For last year’s About Thanksgiving Pie Showdown, I made a sweet potato pie that earned lukewarm reviews from the team. (I would like to blame the recipe, but there’s a large chance the issue was user error.) So when Editor Kelsey Davis asked me if I’d like to make another pie for this month’s issue of the magazine, I saw a chance to redeem myself. And I am proud to say I did.
1. Add 1 1/2 cups flour, salt and sugar (optional) to a food processor. Pulse 2 to 3 times until combined. 2. Scatter butter cubes over flour and process until a dough or paste begins to form, about 15 seconds. (There should be no uncoated flour). 3. Scrape bowl, redistribute the flour-butter mixture then add remaining 1 cup of flour. Pulse 4 to 5 times until flour is evenly distributed. (Dough should look broken up and a little crumbly).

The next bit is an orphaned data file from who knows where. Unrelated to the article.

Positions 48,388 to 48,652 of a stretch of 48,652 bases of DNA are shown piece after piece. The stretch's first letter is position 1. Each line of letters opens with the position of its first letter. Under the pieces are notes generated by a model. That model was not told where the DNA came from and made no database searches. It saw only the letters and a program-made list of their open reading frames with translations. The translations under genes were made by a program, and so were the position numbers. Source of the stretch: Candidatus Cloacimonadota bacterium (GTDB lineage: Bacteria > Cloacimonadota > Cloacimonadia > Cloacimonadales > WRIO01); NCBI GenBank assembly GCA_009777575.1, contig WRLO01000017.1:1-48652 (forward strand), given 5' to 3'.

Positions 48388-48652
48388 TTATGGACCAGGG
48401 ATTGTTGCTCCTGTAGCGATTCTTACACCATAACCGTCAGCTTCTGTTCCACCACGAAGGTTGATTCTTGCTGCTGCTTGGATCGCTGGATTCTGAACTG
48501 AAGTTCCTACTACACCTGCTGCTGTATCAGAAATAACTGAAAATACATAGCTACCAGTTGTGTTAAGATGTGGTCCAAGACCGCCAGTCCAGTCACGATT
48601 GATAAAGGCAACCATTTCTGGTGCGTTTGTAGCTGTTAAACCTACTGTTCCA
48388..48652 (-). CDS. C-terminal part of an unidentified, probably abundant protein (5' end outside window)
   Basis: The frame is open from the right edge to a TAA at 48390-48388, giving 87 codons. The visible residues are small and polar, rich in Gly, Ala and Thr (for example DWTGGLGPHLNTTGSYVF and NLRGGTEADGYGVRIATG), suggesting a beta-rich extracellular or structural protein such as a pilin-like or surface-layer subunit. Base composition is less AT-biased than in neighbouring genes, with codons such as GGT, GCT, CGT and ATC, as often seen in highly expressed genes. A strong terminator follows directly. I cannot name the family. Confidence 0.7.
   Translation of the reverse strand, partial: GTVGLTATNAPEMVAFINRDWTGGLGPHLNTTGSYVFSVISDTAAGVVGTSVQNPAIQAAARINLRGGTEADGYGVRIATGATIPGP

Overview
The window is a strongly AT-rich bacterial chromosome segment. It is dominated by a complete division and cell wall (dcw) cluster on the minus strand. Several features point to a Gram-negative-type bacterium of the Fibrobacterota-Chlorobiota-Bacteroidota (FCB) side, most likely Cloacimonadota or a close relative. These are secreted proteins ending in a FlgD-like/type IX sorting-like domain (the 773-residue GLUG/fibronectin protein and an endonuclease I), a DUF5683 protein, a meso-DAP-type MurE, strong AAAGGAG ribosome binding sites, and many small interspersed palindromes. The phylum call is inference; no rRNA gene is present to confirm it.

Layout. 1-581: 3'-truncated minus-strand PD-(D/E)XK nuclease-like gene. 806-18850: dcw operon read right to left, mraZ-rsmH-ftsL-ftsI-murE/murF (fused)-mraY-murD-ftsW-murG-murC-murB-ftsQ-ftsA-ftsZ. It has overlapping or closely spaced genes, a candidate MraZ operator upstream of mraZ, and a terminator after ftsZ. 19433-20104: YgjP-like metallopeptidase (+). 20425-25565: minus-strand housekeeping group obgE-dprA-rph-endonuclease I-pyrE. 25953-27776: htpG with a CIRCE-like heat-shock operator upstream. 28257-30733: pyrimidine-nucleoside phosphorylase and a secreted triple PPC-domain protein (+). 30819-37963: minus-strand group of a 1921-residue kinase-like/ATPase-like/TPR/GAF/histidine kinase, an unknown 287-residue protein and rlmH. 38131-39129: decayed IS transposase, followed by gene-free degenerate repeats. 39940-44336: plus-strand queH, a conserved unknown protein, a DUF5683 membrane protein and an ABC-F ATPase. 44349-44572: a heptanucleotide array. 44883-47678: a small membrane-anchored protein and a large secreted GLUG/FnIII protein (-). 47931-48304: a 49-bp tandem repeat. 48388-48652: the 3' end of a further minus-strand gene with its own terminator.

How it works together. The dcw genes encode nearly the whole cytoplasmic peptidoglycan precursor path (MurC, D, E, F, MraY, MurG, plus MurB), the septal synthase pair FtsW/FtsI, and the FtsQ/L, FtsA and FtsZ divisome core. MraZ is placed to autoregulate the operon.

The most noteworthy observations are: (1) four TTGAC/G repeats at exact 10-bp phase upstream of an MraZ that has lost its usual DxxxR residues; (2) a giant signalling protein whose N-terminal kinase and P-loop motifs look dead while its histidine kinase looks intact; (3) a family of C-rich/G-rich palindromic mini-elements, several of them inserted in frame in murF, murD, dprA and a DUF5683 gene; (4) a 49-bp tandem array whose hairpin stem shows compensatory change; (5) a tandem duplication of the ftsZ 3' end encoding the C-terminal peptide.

1. Preheat the oven to 350 degrees F. In a food processor, pulse the gingersnaps with the walnuts until finely ground. Add the melted butter and pulse until the crumbs are moistened. Press the crumbs evenly into a 9-inch glass or ceramic pie plate.
1. Heat oven to 425 degrees. 2. Mix sugar and cinnamon. Mix lightly through apples. Heap up in a pastry-lined, large 9-inch pie pan. Dot with butter. 3. Cover the edge with strip of aluminum foil to prevent excessive browning. 4. Bake 50 to 60 minutes.
Eating healthy during the holiday season is always difficult. Who wants to eat nutritious food when there are cookies, cakes and pies all around? Well here are some things to think about before grabbing that extra cookie.
Fall is upon us. Gone are the leaves, and soon will come the snow. The dawn of the holiday season is just below the horizon, like it or not. November leads to planning and shopping for the annual feast where we visit family, give thanks, watch football and eat far too much tryptophan (or so grandma tells us).